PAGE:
European Commission Joint Research-Biagio Ciuffo, Georgios Fontaras
Politecnico di Torino-Giuseppe DiPierro, Federico Millo, Claudio Cubito
  • Technical Paper
  • 2019-24-0240
To be published on 2019-10-07 by SAE International in United States
Until 2017, the pollutant emissions and fuel consumption Type Approval (TA) procedure for light duty vehicles in Europe was based on the New European Driving Cycle (NEDC), a test cycle performed on a chassis dynamometer. However several studies highlighted significant discrepancies in terms of CO2 emissions between the TA test and the real world, due to the limited representativeness of the actual test procedure. Therefore, the European authorities decided to introduce a new, up-to date, test procedure capable to closer represent real world driving conditions, called Worldwide Harmonized Light Vehicles Test Procedure (WLTP). This work aims to analyse the effects of the new WLTP on vehicle CO2 emissions through both experimental and simulation investigations on two different Euro 5 vehicles, a petrol and a diesel car, representatives of average European passenger cars. The study also considers the effect of the engine warm-up and the impact of the start-stop technology in this new TA scenario. It was found that, although the higher test mass and Road Loads (RLs), as well as the higher driving cycle dynamics…

Study of Fuel Octane Sensitivity Effects on Gasoline Partially Premixed Combustion Using Optical Diagnostics

King Abdullah Univ of Science & Tech-Hao Shi, Yanzhao An, Bengt Johansson
  • Technical Paper
  • 2019-24-0025
To be published on 2019-09-09 by SAE International in United States
Partially premixed combustion (PPC) is a low-temperature combustion (LTC) concept that could deliver higher engine efficiency, as well as lower NOx and soot emissions. Gasoline-like fuels are beneficial for air/fuel mixing process under PPC mode because they have superior auto-ignition resistance to prolong ignition delay time. In current experiments, the high octane number gasoline fuel E10 (US market used gasoline, RON=91) and low octane number GCI blend fuel (RON=77) were tested respectively in a full-transparent AVL single cylinder optical compression ignition (CI) engine. Aiming at investigating the fuel sensitivity on engine performances under different combustion modes as well as soot particle emissions, the engine operating parameters and emission data were analyzed from CI to HCCI (homogeneous charge compression ignition) via PPC (partially premixed combustion) by changing fuel injection timing. In addition, in order to get a deep insight of in-cylinder auto-ignition and combustion evolution process, planar laser-induced fluorescence (PLIF) imaging and high-speed natural flame luminosity (NFL) imaging techniques are used for visualizing fuel distribution, auto-ignition kernel development and combustion processes.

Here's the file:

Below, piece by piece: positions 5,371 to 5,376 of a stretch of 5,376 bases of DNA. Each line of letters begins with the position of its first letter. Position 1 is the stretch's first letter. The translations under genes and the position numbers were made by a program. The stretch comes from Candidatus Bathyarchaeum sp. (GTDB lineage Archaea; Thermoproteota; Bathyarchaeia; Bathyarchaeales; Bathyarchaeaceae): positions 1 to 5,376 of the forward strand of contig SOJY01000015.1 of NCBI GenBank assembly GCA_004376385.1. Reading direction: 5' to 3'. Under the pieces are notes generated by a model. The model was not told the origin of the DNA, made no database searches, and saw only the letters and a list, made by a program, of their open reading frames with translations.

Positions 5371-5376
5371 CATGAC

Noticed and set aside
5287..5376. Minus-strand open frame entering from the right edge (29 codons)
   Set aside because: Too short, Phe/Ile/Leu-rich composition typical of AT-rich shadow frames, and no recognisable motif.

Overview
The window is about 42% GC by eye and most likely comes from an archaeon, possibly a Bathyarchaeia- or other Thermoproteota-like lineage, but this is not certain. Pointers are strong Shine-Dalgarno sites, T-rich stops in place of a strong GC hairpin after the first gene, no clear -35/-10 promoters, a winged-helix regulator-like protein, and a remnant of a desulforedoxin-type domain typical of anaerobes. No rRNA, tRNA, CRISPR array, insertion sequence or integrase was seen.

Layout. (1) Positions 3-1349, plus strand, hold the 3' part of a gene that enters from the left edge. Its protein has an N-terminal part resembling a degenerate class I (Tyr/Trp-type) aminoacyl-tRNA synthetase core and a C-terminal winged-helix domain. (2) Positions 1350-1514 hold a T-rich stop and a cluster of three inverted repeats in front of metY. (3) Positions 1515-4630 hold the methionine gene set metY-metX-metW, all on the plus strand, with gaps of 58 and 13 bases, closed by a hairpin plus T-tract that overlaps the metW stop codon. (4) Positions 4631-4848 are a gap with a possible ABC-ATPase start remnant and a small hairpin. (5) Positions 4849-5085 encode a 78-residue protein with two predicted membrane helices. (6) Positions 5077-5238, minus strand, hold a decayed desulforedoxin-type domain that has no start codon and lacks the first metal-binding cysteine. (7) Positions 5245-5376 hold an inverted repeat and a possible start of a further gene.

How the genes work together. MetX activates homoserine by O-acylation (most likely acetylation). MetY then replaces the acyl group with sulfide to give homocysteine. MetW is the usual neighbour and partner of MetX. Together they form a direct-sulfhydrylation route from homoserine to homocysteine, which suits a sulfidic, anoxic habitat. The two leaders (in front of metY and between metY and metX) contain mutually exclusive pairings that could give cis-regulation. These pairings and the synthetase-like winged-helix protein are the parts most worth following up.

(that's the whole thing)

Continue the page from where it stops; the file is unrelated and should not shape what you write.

Knock and Pre-Ignition Limits on Utilization of Ethanol in Octane–on–Demand Concept